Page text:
Table 2. Resources for prevention of DDIs
Handheld (PDA) ePocrates Rx
Mosby's Drug Consult
Medical Letter Adverse Drug Interaction Program
iFacts (Drug Interaction Facts)
(CYP 450 interactions)
(grapefruit juice interactions)
Pocketbooks The Top 100 Drug Interactions: A Guide to Patient Management (Hansten and Horn), 2003 www.hanstenandhorn/books_all.htm
(800 223 0554)
The Medical Letter Handbook of Drug Interactions, 2003
(800 211 2759)
Bound Textbooks Evaluation of Drug Interactions, 2003
(800 633 3453)
Drug Interaction Facts, 2003
Managing Clinically Important Drug Interactions (Hansten and Horn), 2003 www.hanstenandhorn/books_all.htm
(800 223 0554)

Another important matter is that no clinician can memorize the tens of thousands of reported DDIs and the potential consequences of each, so reliance on information technology is essential. Pharmacy software, while not able to detect all DDIs, certainly helps avert many, and it is critical that it be updated several times each year. In addition, physicians, pharmacists and nurses should have access to multiple elect-ronic and print reference resources (Table 2), a modest investment in light of the potential costs of even one serious DDI.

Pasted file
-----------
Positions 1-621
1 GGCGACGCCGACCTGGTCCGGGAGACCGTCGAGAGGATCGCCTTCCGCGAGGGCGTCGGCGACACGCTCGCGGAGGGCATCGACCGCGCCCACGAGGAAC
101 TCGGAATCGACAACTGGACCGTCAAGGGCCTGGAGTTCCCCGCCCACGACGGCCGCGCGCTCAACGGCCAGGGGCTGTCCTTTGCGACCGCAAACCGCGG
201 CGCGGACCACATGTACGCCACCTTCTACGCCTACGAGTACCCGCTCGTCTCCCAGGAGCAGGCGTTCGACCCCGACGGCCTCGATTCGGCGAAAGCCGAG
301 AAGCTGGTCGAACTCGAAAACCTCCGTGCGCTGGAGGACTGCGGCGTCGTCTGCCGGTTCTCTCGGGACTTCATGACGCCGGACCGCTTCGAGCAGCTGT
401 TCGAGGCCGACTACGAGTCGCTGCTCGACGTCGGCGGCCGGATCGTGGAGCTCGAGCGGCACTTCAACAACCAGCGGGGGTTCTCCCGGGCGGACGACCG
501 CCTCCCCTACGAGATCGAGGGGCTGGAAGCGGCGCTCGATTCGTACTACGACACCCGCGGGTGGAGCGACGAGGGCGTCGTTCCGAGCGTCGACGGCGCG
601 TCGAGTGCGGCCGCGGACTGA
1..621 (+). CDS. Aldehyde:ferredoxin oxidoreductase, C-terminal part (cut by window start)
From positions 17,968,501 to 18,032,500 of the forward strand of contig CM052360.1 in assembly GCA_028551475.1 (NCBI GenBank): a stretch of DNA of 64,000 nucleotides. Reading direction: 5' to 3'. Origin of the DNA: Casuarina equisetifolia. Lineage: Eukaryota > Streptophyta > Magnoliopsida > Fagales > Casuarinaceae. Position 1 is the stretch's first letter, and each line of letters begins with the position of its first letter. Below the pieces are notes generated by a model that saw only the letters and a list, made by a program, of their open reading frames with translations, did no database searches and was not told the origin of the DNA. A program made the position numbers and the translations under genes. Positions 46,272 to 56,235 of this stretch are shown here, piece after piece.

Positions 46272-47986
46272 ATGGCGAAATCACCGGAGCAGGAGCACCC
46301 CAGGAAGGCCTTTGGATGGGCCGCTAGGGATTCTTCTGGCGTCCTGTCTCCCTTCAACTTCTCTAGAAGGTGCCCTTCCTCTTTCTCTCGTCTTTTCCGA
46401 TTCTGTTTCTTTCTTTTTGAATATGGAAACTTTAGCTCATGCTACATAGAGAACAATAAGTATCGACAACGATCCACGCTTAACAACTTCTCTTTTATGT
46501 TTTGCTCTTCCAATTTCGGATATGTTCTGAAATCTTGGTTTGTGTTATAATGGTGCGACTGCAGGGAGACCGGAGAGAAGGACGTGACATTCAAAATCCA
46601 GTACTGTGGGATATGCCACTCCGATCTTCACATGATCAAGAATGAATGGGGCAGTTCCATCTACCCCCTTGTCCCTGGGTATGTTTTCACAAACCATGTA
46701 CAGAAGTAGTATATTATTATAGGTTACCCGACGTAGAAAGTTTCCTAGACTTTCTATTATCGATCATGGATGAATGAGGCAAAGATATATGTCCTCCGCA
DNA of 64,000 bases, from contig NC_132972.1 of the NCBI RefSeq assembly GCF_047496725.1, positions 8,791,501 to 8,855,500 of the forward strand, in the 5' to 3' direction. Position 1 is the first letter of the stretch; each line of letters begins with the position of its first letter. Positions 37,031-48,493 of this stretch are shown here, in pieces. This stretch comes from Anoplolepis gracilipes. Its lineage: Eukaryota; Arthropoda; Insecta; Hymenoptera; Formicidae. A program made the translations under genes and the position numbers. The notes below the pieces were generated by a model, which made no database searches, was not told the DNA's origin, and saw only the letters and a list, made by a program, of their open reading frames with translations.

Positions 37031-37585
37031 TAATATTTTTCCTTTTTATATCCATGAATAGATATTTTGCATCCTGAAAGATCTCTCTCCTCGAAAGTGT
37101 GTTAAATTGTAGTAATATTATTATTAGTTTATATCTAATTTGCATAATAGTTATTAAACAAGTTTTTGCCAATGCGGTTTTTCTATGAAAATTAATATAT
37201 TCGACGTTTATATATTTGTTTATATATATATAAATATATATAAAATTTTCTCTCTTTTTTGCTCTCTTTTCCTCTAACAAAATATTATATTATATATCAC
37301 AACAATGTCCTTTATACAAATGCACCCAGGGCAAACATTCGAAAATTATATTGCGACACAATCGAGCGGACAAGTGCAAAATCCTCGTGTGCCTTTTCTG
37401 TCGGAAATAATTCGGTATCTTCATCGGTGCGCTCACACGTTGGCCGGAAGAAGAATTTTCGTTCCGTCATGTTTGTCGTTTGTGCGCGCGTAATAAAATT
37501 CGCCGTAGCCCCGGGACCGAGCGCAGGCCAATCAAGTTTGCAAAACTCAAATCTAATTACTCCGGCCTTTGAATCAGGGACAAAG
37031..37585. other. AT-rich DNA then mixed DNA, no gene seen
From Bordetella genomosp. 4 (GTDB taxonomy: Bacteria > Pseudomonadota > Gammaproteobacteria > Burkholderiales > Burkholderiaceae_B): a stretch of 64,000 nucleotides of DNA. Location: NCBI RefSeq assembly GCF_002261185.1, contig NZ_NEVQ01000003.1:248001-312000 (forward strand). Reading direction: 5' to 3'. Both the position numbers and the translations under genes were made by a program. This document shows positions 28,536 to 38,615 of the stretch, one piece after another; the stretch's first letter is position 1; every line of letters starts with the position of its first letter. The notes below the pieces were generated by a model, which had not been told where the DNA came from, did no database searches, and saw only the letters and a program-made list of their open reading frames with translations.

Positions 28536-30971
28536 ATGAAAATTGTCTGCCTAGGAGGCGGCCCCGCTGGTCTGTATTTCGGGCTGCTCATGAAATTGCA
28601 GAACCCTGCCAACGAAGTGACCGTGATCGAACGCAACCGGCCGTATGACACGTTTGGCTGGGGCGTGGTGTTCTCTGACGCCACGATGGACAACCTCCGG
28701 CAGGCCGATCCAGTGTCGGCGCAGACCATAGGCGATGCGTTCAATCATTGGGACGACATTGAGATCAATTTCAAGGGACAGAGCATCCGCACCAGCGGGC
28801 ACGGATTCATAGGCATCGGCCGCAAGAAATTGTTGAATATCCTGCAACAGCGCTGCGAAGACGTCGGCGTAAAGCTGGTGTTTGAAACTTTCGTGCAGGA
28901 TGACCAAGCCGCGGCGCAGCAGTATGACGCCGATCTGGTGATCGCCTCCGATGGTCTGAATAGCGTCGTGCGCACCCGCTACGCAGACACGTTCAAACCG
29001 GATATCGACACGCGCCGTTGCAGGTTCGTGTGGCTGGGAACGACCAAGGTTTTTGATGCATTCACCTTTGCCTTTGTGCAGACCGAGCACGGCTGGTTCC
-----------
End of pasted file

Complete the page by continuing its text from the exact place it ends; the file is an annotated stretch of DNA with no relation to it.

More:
The bottom line is that DDIs are often preventable. Hospitals can assist physicians and pharmacists in their efforts to minimize DDIs using simple and relatively inexpensive strategies. Prevention of even one serious DDI may recoup the cost of these measures several times over and, ultimately, go a long way to enhance patient safety.

Table 3. High alert medications for DDIs*

Cardiac medications
  • Digoxin
  • Calcium channel blockers - e.g., verapamil, diltiazem, nifedipine
Oral anticoagulants
  • Warfarin
Theophylline derivatives

Endocrine therapies
  • Oral hypoglycemic agents (e.g., glyburide, pioglitazone, others)
  • Lipid-lowering agents, particularly statins (e.g., atorvastatin, simvastatin)
  • Cyclosporine
Psychiatric medications
  • Lithium
  • Serotonin-specific reuptake inhibitors (SSRIs) - e.g., fluvoxamine, paroxetine